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“On warning”: why businesses must improve their reputations

What does the public think about business?

What are the risks if businesses do not improve their reputations?

These are the questions we answer in our report “On warning”: Why businesses must improve their reputations

In her keynote speech at the Conservative Party Conference 2016, Prime Minister Theresa May warned that her government would be taking a much firmer stance against businesses that fail to play by the rules.

She made herself perfectly clear:

“If you’re a boss who earns a fortune but doesn’t look after your staff…an international company that treats tax laws as an optional extra…a household name that refuses to work with the authorities even to fight terrorism…a director who takes out massive dividends while knowing that the company pension is about to go bust…I’m putting you on warning. This can’t go on anymore.” 

According to Rick Nye, Managing Director of Populus’s Reputation & Strategy team, this statement should be viewed as more than simply the early good intentions of the newly formed administration. Rather, it is a change in tone at the heart of Government, which has come as a response to public sentiment. Indeed, three-quarters (74%) of the UK population believe that the government needs to be tougher on business, according to new Populus polling.[1]

Rick argues that May’s government is expressing a “willingness to shake things up in industries, businesses and public services that are not working in the interests of ordinary members of the public”. After all, May finds herself in Number 10 because too few people felt they were being sufficiently supported by the UK’s political and economic set up.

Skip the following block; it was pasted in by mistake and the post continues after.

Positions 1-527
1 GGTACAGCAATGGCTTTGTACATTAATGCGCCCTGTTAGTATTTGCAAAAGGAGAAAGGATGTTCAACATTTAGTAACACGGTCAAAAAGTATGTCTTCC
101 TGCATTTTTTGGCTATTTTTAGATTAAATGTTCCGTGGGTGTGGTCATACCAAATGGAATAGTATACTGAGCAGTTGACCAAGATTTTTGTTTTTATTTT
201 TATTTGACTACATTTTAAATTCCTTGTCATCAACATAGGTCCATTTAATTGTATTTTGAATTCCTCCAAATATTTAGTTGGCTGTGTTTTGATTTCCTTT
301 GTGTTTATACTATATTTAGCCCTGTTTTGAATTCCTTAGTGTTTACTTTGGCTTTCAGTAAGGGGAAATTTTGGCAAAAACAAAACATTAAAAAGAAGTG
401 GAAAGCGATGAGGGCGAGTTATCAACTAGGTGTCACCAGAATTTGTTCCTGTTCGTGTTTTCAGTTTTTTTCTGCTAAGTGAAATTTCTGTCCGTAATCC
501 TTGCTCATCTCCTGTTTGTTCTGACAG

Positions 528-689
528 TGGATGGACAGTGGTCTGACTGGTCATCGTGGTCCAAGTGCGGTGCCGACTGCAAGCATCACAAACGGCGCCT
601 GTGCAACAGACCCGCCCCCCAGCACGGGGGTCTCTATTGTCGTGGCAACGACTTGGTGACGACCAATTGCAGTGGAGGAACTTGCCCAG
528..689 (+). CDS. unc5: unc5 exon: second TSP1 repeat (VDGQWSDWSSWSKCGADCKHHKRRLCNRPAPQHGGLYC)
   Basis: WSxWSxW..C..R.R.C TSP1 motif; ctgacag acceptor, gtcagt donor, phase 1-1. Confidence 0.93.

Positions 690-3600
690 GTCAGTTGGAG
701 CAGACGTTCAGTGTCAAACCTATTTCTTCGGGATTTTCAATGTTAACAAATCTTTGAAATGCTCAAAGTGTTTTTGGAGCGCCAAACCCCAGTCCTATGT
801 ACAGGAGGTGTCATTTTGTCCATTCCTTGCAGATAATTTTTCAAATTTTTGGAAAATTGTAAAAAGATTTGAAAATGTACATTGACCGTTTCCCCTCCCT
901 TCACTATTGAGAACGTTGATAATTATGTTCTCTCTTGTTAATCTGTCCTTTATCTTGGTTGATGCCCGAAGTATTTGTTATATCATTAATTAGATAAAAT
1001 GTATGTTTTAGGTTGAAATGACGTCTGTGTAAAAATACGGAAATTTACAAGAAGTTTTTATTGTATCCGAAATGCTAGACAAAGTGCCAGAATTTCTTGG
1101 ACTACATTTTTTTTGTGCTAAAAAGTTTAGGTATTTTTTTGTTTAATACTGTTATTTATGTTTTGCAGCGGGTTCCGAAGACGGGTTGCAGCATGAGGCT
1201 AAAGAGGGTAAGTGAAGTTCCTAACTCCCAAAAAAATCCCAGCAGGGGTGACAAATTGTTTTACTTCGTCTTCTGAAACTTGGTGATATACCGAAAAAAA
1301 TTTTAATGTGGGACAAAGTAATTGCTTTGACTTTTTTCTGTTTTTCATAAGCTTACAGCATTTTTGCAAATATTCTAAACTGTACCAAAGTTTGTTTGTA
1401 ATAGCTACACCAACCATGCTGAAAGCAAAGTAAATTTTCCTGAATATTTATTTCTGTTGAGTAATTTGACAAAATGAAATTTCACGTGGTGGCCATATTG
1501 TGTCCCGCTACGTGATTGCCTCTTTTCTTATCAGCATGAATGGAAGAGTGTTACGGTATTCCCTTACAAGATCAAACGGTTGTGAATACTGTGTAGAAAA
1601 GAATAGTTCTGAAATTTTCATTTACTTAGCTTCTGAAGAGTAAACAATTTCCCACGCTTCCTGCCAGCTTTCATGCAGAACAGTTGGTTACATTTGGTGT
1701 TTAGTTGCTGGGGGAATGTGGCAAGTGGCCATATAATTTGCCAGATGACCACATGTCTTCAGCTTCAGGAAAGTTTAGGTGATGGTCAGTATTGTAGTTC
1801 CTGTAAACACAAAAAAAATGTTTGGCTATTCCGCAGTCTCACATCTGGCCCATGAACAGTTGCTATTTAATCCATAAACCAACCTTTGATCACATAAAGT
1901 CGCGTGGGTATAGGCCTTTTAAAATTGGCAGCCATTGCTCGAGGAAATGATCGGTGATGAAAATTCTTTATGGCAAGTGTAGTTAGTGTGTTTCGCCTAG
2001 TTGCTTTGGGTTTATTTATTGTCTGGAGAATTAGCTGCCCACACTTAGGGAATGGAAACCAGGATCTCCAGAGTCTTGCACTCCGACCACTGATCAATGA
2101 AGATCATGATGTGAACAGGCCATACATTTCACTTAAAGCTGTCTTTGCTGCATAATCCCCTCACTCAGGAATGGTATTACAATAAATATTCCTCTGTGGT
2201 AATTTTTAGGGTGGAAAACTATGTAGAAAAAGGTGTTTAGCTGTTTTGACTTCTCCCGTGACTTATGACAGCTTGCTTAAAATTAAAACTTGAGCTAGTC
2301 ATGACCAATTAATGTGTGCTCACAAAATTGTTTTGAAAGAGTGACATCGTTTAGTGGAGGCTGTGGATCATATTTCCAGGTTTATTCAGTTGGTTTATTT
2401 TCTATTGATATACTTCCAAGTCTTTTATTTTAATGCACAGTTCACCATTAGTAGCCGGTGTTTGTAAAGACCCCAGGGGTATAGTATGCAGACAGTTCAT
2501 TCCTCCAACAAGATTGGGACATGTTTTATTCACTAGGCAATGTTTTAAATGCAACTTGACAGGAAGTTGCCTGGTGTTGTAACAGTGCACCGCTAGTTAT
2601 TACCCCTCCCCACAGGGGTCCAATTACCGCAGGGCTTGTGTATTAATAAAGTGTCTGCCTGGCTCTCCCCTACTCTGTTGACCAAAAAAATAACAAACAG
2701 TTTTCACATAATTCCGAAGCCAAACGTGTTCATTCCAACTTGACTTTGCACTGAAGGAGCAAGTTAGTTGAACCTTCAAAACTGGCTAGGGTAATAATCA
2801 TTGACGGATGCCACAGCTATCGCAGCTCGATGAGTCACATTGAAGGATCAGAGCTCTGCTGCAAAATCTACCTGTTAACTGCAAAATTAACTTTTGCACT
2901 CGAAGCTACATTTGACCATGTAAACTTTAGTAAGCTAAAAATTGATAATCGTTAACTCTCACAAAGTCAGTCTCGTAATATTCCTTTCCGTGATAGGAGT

He also notes “if business leaders cannot curb the excesses of big business, governments, emboldened by electorates disenchanted with globalisation, will.” We have already begun to see examples of this, notably the MP-led inquiries into the demise of BHS and the poor treatment of workers at Sports Direct.

It’s also not just the government that businesses are taking stick from; pressure seems to be mounting from all angles. The media in particular are keen to unearth business’ wrongdoings. Take Buzzfeed’s recent investigation into Asos, which tells a tale of “workers treated like machines…exploitative contracts, an overbearing security regime, and stressed workers.”[2] As well as forcing the retailer to make a number of changes to employee contracts, the allegations have caught the attention of MPs. Asos now finds itself among a line up businesses due to be investigated as part of the House of Commons’ Business, Innovation, and Skills select committee’s Future World of Work enquiry.

It is obvious that the government’s change in approach towards business has significant implications for the way that businesses operate. Failure to take May’s warning seriously will lead to government intervention in business affairs and far stricter regulation.

The Prime Minister threw down the gauntlet in her speech. The question now is how should businesses respond? What can they do to avoid a tangle of red tape and very public inquests into their behaviour?

The answer, of course, is to address the public perceptions that have contributed to big business’ poor reputations and triggered the government’s mood swing.

 

[1] Populus interviewed 2,028 GB adults (18+) online between 7 and 8 September

[2] https://www.buzzfeed.com/saraspary/these-asos-workers-are-paying-the-true-price-of-your-order?bffbuknews&utm_term=.gmLV6evm6#.jmVEngOKn

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